Reading this I was reminded of a scene from the film The Exorcist (1973). The two priests are conducting the exorcism at the heart of the story and they kneel on the floor holding out their crosses intoning:

May the power of Christ possess you,
May the power of Christ possess you,
May the power of Christ possess you,”

The seemingly endless repetition builds to a crescendo with spittle pluming from their mouths as the inexorable certainty of their conviction grinds down the resistance within the girl manacled to the bed. The repetition of a simple phrase has a mesmerising effect and in the lament of Gilgamesh it bears down on the reader in the same way, tearing emotions out of the hypnotic rhythm and forcing the reader to experience his grief first hand.

Finally, after asking that everything and everyone weep for his friend, Gilgamesh ripped his hair out and tore off his clothes fulfilling the prophesy that he would become the wild man of the steppe. This was not merely Gilgamesh aping his friend Enkidu who originally lived with animals and wore animal skins, it was a highly symbolic transformation of the human into a non-human and denotes the second of three rights of passage in the story.

Enkidu transformed from a non-human to human during his week with Shamhat, in this scene Gilgamesh transformed the other way, human to non-human as he commenced his search for the secret of immortality, and at the end he will transform back from non-human to human as he becomes reconciled to his humanity. This transformation represents not just the growth of one individual but the process of evolution by which humans have become, at least in our own minds, non-animal creatures and the shedding of clothes and growing of the hair symbolises that it is a physical process and not merely a state of mind.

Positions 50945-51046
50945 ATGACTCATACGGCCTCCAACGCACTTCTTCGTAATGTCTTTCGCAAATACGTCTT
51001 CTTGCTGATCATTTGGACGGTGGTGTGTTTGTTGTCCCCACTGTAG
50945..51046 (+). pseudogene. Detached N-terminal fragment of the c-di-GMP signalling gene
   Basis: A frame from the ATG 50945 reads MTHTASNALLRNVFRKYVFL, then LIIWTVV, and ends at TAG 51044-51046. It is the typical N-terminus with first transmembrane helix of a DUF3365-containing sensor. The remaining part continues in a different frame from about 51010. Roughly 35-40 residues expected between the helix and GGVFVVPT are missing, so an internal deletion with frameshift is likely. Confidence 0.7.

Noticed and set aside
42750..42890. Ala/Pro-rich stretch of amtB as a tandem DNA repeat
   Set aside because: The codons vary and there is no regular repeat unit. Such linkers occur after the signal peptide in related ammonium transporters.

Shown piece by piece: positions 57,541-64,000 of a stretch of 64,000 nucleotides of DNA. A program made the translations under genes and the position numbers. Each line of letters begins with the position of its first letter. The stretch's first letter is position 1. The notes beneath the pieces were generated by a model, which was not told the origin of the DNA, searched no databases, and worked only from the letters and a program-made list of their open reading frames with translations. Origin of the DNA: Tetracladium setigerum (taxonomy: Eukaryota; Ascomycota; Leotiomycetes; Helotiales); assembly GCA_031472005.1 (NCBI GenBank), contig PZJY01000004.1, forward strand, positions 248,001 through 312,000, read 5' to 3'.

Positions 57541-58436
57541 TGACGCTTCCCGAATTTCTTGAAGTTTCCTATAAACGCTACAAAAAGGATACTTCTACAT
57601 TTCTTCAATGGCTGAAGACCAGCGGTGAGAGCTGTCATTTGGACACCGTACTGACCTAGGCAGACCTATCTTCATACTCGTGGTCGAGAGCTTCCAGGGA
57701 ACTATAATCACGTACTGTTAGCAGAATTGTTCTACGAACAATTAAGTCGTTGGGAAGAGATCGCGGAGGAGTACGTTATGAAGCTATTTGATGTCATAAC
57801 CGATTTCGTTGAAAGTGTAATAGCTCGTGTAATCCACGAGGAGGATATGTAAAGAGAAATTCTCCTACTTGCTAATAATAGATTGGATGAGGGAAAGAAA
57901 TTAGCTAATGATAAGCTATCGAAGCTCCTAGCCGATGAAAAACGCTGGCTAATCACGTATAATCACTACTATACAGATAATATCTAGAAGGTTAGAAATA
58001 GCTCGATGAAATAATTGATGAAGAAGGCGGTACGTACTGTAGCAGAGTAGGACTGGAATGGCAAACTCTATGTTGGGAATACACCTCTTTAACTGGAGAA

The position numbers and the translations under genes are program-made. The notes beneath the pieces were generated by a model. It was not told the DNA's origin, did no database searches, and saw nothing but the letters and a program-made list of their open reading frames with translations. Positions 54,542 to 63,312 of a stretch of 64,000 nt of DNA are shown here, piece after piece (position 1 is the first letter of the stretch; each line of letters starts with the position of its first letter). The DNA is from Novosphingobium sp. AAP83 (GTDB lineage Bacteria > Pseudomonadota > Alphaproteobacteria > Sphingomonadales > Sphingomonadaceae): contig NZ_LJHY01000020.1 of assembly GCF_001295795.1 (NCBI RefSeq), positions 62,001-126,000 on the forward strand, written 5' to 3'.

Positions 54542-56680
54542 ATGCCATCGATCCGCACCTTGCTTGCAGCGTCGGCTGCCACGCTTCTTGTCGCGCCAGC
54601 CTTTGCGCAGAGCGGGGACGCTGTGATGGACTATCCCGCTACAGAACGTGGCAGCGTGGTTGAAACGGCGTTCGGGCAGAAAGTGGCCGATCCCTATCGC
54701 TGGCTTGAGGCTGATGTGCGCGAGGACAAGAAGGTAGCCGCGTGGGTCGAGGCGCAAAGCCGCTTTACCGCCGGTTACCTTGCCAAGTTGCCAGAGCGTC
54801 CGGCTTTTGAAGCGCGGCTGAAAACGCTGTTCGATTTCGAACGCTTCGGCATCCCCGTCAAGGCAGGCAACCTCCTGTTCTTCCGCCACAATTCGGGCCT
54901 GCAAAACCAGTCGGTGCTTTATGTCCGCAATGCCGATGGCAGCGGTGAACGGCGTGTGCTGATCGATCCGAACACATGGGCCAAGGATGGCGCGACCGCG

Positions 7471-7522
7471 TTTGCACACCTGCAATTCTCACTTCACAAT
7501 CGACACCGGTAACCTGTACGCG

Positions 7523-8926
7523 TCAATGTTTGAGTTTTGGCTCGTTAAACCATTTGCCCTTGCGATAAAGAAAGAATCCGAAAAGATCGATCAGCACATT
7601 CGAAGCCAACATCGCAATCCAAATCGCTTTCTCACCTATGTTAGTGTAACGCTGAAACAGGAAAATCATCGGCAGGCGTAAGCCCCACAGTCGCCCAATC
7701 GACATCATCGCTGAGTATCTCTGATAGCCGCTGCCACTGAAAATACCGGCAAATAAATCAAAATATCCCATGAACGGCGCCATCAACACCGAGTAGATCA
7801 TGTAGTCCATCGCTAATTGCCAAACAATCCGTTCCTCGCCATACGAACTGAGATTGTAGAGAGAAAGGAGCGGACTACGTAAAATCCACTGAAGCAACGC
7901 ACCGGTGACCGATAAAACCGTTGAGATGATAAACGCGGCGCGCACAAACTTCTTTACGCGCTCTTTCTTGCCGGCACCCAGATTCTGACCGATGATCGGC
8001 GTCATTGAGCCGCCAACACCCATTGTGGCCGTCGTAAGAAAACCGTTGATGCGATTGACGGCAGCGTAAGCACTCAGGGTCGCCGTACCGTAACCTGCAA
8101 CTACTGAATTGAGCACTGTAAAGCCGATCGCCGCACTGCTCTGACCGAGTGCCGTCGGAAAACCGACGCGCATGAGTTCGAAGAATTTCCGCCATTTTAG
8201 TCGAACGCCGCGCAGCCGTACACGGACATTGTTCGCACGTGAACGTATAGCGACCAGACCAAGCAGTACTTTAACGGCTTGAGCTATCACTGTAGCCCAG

Gilgamesh then sent out a proclamation to all the skilled artisans of the city to make an image of his friend. When that had been done he supervised the building of a splendid tomb decorated with the most expensive things he could find, carnelian, alabaster, and gold. He prepared a lavish feast for the gods of the underworld so that they would welcome his friend and let him walk at their side and he presented them with gifts of similarly precious materials so that they would care for him in the afterlife.

Tablet IX begins with Gilgamesh roaming the steppe. He let his hair grow long and matted and cast off his clothes and wore a lion skin. He was still pained by the death of Enkidu and wept bitterly. His thoughts, however, had turned in towards himself and the consequences of what he has learned. Like his friend he had dreamed of a heroic death in battle bringing him everlasting glory and renown but he had only ever thought of this in the abstract. Watching his friend die enabled him to see that abstract concept turned into a harsh and brutal reality. After death we cannot stand and watch the people celebrate our life or see the statues they erect to our glory, becoming civilised has not allowed us to escape the same fate as the animals we once were; death is inevitable, nasty, ugly, and final. Gilgamesh began not to welcome a heroic death but to fear death, and in time he realised that if he was to overcome death he needed to find Utanapishtim, who, along with his wife, were the only humans to have survived the flood. Gilgamesh hoped to obtain from Utanapishtim the secret of immortality.